swift for it to keep pace withal. It is true the apostle tells us of some souls that in an instant shall be fitted for and with these heavenly bodies, 1 Cor. xv. 51, 52. Behold, I shew you a mystery; We shall not all sleep, but we shall all be changed, in a moment: i. e. Those good men who are living just before the resurrection shall suffer no separation of their souls from their bodies; but the beggarly vestment of their flesh, while it is upon them, shall in an instant be transformed into a glorious and immortal robe; which to be sure it would not be, unless in the same instant also their souls were made fit to wear it. But then it is to be considered that both will be miraculous; and, for ought I know, it will be as great a miracle immediately to fit an imperfect soul for a glorified body, as immediately to change a gross and corruptible body into a glorious and immortal one. And therefore, though some souls shall be immediately qualified to operate by glorified bodies without any intermediate space of separation; yet this, being extraordinary and miraculous, is only an exception from the general rule of Providence, which is, to leave things to proceed and act according to the regular course of their natures: and if souls are so left, as ordinarily to be sure they are, it is highly requisite that they should be allowed some space of separation from their mortal bodies before they are clothed with their immortal ones; and consequently, that this mortal body should be corrupted and dissolved before it is quickened and glorified.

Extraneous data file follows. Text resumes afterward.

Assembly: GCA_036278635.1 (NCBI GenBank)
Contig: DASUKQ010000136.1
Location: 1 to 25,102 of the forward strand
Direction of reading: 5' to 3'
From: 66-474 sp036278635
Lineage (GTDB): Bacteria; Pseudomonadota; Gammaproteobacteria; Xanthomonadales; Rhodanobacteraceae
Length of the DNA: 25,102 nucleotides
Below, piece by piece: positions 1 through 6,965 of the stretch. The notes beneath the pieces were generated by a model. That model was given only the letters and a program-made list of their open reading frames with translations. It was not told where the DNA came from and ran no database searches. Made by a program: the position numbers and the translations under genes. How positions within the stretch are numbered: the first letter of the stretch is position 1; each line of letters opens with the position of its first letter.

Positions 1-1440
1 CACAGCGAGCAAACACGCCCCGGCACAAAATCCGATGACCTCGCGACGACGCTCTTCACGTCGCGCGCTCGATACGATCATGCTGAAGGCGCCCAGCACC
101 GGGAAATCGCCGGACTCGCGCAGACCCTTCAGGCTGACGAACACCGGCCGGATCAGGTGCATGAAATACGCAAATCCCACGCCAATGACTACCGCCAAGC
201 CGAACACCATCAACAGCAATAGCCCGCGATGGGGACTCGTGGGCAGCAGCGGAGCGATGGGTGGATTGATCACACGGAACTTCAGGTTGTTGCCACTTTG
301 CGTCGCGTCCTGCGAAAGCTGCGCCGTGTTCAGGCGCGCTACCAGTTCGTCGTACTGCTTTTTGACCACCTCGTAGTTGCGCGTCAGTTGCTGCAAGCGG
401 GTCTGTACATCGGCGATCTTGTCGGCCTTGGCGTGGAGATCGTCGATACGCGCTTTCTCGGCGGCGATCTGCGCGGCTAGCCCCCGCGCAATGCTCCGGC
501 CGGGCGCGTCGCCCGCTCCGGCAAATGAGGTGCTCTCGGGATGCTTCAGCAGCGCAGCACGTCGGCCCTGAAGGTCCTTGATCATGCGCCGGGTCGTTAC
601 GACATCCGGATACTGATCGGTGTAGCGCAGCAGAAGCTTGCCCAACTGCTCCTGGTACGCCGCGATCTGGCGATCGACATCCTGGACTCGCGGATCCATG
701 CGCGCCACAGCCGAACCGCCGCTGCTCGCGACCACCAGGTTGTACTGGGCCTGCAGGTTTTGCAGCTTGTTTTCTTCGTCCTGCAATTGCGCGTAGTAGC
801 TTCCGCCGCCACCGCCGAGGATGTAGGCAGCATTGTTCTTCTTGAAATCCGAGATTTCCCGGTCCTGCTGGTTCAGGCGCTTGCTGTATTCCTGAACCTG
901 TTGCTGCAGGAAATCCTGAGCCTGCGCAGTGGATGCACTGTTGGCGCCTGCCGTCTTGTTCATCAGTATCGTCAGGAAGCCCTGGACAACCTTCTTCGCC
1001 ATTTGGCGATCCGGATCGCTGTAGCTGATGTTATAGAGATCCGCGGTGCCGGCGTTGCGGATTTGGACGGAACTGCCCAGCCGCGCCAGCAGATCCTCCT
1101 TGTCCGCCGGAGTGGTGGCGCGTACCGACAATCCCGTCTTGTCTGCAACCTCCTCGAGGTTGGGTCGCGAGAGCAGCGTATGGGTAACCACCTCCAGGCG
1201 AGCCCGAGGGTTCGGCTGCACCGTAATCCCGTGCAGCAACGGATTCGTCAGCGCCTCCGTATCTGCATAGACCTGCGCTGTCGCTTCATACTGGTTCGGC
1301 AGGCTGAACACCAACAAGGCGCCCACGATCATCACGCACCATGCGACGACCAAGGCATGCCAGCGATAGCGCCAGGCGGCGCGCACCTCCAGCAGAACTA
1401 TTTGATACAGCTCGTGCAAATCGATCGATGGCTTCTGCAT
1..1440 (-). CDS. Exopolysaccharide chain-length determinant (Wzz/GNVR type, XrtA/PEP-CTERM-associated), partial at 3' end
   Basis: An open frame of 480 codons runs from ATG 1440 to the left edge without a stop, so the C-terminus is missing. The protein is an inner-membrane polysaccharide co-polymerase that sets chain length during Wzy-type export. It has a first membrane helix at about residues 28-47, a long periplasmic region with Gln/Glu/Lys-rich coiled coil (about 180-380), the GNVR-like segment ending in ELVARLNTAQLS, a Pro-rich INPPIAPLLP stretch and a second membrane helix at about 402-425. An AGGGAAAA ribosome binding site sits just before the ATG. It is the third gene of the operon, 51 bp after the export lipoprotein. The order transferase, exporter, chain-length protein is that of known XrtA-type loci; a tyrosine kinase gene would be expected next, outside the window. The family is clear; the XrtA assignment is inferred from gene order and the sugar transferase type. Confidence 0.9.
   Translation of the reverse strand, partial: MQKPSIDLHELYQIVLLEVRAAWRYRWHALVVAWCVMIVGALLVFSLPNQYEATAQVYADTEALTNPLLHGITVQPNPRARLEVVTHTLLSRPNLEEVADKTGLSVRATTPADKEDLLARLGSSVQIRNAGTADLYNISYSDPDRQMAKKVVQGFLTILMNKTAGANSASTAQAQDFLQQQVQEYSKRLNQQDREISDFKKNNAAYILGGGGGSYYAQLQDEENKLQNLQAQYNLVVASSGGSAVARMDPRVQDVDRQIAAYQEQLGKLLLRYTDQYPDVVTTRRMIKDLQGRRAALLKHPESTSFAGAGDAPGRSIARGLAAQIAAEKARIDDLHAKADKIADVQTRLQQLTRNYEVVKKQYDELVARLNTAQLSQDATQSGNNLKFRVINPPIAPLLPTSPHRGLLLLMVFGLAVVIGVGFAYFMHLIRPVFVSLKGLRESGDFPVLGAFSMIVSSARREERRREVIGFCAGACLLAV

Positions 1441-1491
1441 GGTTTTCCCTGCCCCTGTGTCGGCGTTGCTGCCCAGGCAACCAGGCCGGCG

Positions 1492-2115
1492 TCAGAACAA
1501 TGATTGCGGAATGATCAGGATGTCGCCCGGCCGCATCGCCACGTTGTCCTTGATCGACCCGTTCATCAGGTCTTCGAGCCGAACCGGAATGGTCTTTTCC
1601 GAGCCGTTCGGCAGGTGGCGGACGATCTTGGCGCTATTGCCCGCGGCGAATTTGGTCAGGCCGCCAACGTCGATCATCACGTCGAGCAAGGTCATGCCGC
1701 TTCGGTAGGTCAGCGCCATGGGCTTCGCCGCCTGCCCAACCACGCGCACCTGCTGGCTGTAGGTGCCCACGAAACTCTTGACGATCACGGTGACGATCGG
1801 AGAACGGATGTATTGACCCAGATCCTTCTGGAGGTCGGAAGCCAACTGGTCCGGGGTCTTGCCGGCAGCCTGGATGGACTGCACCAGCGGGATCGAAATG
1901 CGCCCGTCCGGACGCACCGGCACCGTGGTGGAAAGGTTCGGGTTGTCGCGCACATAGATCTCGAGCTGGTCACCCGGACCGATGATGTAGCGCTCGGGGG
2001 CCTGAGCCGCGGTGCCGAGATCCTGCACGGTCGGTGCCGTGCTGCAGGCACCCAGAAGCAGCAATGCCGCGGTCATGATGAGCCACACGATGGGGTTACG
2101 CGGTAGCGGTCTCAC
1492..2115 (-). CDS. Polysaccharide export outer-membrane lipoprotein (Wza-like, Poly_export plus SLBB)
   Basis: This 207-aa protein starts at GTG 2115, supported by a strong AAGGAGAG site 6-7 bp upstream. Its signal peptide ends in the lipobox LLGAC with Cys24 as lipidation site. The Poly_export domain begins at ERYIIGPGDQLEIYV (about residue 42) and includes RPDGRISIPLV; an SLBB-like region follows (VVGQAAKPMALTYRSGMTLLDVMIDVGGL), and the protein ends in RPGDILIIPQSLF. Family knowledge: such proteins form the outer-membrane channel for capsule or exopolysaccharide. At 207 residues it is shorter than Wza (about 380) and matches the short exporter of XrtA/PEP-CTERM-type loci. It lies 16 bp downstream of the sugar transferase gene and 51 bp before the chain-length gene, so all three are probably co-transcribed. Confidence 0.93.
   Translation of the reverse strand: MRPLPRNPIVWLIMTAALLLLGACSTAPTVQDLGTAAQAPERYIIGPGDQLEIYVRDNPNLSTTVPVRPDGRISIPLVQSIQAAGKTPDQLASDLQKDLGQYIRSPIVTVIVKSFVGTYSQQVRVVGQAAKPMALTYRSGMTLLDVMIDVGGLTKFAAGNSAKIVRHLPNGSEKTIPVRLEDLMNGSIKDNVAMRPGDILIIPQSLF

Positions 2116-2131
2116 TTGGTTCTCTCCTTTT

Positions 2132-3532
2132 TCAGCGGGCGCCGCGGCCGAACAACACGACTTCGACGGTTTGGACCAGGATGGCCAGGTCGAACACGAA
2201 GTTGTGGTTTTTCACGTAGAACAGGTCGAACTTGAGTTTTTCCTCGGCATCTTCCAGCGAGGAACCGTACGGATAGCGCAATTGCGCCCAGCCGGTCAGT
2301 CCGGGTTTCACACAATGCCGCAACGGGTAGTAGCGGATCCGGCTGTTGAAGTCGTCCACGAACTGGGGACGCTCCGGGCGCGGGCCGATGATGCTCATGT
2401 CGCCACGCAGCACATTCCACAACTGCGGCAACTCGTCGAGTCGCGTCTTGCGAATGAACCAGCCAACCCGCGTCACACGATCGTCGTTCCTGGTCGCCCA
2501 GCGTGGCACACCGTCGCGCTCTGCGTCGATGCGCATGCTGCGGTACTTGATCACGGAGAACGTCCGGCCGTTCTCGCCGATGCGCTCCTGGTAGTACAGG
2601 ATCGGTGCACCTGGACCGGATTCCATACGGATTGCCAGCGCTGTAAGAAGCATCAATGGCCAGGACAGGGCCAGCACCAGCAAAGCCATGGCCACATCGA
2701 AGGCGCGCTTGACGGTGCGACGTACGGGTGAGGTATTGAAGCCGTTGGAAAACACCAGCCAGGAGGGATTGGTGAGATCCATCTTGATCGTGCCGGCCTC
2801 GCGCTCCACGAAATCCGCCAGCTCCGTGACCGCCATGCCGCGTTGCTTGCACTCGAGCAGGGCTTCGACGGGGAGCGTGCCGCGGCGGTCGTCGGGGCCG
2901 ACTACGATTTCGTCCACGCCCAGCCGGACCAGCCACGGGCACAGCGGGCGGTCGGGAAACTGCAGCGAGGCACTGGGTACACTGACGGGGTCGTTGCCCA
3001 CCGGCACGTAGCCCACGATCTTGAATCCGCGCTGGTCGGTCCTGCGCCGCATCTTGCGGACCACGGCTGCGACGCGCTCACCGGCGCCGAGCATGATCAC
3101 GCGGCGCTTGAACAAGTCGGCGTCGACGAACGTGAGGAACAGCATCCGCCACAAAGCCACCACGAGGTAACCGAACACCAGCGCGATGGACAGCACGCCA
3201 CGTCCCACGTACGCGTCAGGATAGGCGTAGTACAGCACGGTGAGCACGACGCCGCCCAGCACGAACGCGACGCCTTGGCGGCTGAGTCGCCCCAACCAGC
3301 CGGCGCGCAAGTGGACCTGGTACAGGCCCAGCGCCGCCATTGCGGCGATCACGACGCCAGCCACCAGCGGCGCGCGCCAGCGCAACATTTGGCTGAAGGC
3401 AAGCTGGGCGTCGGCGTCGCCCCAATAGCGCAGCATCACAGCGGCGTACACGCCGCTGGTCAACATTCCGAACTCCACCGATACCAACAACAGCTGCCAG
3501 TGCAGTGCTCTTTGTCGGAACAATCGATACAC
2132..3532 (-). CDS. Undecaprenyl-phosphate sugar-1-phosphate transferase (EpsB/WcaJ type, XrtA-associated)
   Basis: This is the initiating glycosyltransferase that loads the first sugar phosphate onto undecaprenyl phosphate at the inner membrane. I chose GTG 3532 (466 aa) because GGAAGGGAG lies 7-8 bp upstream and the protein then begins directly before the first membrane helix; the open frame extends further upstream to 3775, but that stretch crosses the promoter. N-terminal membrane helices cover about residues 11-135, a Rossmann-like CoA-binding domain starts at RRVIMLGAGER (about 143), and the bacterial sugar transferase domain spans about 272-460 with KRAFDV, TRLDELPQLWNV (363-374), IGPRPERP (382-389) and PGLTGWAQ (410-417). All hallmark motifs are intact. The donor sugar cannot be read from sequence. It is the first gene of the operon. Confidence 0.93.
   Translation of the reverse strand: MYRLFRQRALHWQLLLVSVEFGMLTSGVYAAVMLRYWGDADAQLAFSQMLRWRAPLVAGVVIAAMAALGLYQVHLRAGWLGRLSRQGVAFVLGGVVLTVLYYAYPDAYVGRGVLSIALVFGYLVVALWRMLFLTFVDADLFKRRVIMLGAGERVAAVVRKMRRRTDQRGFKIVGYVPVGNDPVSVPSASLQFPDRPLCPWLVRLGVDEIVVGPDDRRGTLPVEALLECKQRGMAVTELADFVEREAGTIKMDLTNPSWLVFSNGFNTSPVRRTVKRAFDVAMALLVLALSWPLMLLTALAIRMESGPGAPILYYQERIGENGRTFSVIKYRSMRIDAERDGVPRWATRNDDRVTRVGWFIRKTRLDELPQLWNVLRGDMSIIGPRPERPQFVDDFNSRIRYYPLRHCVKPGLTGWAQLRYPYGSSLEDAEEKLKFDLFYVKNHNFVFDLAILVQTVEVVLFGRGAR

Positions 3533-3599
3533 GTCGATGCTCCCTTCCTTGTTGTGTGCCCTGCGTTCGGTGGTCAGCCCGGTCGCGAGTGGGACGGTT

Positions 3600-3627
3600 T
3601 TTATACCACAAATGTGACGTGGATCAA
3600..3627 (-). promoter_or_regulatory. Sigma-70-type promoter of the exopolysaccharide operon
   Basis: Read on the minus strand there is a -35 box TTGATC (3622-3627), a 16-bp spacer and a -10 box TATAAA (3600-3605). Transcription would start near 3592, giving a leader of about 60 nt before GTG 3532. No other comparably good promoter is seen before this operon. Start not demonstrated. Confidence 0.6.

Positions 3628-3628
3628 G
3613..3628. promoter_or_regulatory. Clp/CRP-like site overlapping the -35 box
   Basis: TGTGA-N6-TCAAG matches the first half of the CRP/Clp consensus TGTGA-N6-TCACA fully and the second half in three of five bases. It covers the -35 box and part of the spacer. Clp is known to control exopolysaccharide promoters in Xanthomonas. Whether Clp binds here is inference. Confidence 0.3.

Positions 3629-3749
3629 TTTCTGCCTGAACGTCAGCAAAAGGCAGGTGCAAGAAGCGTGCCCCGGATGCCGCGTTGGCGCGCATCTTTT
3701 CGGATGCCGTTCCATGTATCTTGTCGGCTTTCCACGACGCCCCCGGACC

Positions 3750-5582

III. So is the resurrection of the dead; that is, So is the dead corrupted body to be raised and quickened by the power of God; so ver. 37, 38. That which thou sowest, thou sowest not that body that shall be, but bare grain, perhaps of wheat, or of some other grain : but God giveth it a body as it pleaseth him. In which he plainly intimates, that as a grain of wheat sown in the ground is only the seed or material principle of the stalk and ear that spring up from it; but God is the principal efficient cause that forms the matter, and enlivens it, and causes it to spring up and ripen : so, though these mortal bodies which we sow in the grave are the seed and matter out of which our immortal one shall spring, yet it is God that must recollect this matter, reduce it into a body again, and reunite it to its ancient soul. For this is such a performance as doth require an almighty agent; it is he alone can trace our scattered atoms through all those generations and corruptions wherein they have wandered, and retrieve them out of all those other bodies whereinto they have been finally resolved. It is he alone can separate them into the several masses whereunto they originally appertained, and order, distinguish, and distribute those rude masses into their various parts, and connect and join one part to another. It is he alone that can recognise those undistinguished heaps into human bodies, and reunite them to their primitive souls. Aud accordingly we find that this great article of the resurrection is in scripture resolved into the power of God: for so our Saviour attributes the Sadducees' denial of the resurrection to their not knowing the scripture, and the power of God, Matt. xxii. 29. which plainly implies that the power of God must be the cause of the resurrection. So, 2 Cor. i. 9. St. Paul tells us, that he was brought into a great extremity, that so he might not trust in himself, but in God, that raiseth up the dead; and; 1 Tim. vi. 13. I charge thee, saith he, before God, that quickeneth all things. And indeed to quicken our bodies when they are dead requires the same power as it did at first to create and form them. For as at their first creation they were formed out of the preexisting matter of the earth, so at the resurrection they must be reproduced out of the same matter again : and as at the creation all those distinct kinds of beings we behold lay shuffled together in one common mass, till the fruitful voice of God separated this united multitude into their distinct species; so at the resurrection, after these mortal bodies are crumbled into dust, and that dust is scattered through all that confused mass again, it is God alone whose powerful voice can command them back again in their proper shapes, and call them out again by their single individuals : so that as our first existence was only a real echo to God's omnipotent Fiat, so will our return into existence be to his almighty Surge. The scripture indeed seems to affirm that the holy angels will be employed in this great transaction, though what they are to do in it is not expressly related; only, 1 Thess. iv. 16. the apostle seems to intimate that their office will be to collect the scattered relics of our mortality; for there he tells us, that the Lord himself shall descend from heaven with a shout, with the voice of the archangel, and the trump of God; upon which the dead in Christ shall rise first. Which popular description seems to import, that as by a loud voice or a trumpet it was anciently the custom of the Jews and other nations to summon assemblies, and parti